Trump Administration Attempted to Block Tell-All ICE Docuseries “Immigration Nation” Until After 2020 Election

by Georgia Dodd

“As harsh as it may sound, the government didn’t hire me for my moral views.”

“We don’t pick and choose groups of people based on race, color, religion. We just look for people who are removable.”

“Sometimes the American dream becomes a nightmare.”

These are just some of the quotes from Netflix’s new docuseries.

Immigration Nation explores the ongoing immigration crisis in the United States and the widely contested work of Immigration and Customs Enforcement (ICE) agents under the Trump Administration. The six-part highly-anticipated docuseries, directed by Christina Clusiau and Shaul Schwarz, was released today, August 3, on Netflix.

The docuseries was shot over the course of three years. Schwarz and Clusiau follow the day to day life of ICE agents, lawmakers, attorneys, and activists. They also follow a wide range of undocumented immigrants, from longtime residents that have payed taxes for 10 years to deported U.S. military veterans to new arrivals escaping persecution.

In 2017, the Trump Administration implemented a “zero-tolerance” family separation policy, subsequently tearing families apart, separating children and parents. Trump’s tough immigration crackdown over the years coincides with his plans to build a wall between Mexico and the US to “stop” illegal immigration. Despite promising that Mexico will “pay for the wall”, the border wall has not increased very much since his inauguration, and Mexico has not paid for it.

ICE and the nation’s detention centers received a lot of media attention in 2018 because of photos and reports that showed inhumane treatment of immigrant detainees. In 2020, because of COVID-19, a U.S. judge ordered that all minors with their parents in ICE custody must be released by July 17. That order has yet to be carried out. Since the COVID-19 outbreak, ICE detention centers have been using disinfectants that causes bleeding and intense pain over 50 times a day. Many have compared these conditions to the gas chambers used in the Holocaust.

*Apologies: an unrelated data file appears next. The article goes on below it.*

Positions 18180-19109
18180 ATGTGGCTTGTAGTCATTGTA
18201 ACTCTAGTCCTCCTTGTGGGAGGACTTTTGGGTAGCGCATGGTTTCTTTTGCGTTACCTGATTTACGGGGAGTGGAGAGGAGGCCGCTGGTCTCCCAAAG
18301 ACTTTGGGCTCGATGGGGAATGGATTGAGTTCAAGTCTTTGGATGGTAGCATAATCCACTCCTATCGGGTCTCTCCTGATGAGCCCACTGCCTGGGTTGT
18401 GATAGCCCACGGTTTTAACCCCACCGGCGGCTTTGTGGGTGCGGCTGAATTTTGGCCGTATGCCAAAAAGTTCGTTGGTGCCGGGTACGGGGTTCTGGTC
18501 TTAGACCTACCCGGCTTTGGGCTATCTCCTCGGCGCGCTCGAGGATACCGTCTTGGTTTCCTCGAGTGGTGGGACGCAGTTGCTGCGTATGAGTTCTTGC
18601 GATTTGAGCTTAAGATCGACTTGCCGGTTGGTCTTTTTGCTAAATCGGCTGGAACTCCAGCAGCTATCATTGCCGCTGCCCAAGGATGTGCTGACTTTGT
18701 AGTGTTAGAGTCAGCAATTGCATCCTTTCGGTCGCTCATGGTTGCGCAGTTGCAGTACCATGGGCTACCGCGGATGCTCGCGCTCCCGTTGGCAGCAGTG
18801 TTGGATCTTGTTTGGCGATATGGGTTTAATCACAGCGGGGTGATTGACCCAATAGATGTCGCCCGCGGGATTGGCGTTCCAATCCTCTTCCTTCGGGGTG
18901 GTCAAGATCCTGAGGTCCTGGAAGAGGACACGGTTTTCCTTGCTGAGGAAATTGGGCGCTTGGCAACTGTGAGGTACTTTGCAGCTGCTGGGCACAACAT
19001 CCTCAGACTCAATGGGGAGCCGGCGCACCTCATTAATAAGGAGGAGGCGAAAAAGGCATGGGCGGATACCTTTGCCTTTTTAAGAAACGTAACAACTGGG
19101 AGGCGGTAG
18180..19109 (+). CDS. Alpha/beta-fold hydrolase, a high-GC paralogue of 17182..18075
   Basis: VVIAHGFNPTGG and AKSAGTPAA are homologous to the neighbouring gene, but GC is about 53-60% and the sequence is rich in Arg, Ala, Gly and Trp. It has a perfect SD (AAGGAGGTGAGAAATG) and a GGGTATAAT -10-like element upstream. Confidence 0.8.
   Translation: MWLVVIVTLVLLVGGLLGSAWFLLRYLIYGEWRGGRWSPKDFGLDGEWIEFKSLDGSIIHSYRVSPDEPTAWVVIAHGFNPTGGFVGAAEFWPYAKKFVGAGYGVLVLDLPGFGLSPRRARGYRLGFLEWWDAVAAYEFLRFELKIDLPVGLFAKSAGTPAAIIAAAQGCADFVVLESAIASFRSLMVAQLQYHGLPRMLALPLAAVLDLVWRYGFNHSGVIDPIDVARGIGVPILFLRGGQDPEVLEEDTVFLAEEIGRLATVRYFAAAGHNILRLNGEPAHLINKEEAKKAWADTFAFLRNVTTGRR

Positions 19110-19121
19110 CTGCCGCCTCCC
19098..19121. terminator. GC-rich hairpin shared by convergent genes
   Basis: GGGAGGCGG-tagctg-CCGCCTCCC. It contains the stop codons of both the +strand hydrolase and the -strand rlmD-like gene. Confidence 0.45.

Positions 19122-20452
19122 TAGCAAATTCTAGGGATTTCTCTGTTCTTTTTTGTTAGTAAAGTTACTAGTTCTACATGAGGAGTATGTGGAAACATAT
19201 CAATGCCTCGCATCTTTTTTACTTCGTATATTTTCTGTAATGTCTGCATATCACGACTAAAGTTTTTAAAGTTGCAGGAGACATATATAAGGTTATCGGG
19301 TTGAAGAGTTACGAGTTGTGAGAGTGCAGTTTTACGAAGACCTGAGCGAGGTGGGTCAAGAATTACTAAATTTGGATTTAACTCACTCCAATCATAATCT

Schwarz and Clusiau began working on the series after President Trump was inaugurated in 2017. At first, they got full support from Department of Homeland Security (DHS) and ICE high-up administrators. They were given behind the scene access to immigration facilities and town hall meetings. As Immigration Nation neared completion, the cooperation between the directors and the agency began to diminish.

At first approved by ICE leadership, the Trump administration tried to prevent the release of certain segments and to block the release of the docuseries in its entirety until after the 2020 election. The six-part documentary shows some very disturbing and often illegal moments including ICE officers lying to immigrants to enter their homes and even shows one officer picking the lock to an apartment building illegally during a raid.

The Times reported that “the filmmakers observed numerous occasions in which officers expressed satisfaction after being told by supervisors to arrest as many people as possible, even those without criminal records” despite the agency claiming to be only trying to deport murderers and rapists.

In the docuseries, ICE agents complain about being compared to Nazis and claim they are not racist and only ‘look for people who are removable’. ICE has also come under fire recently for telling foreign students if their colleges go exclusively online this fall, they must leave the U.S.

Jenny Burke, a spokesperson for ICE, denied the claims and told The Times the agency “wholeheartedly disputes the allegations brought forward by filmmakers of this production”. But, thankfully, the agency was not able to stop the release of Immigration Nation and it is now available on Netflix.

Check out the trailer for Immigration Nation below:


Header image from docuseries Immigration Nation via IMdB.


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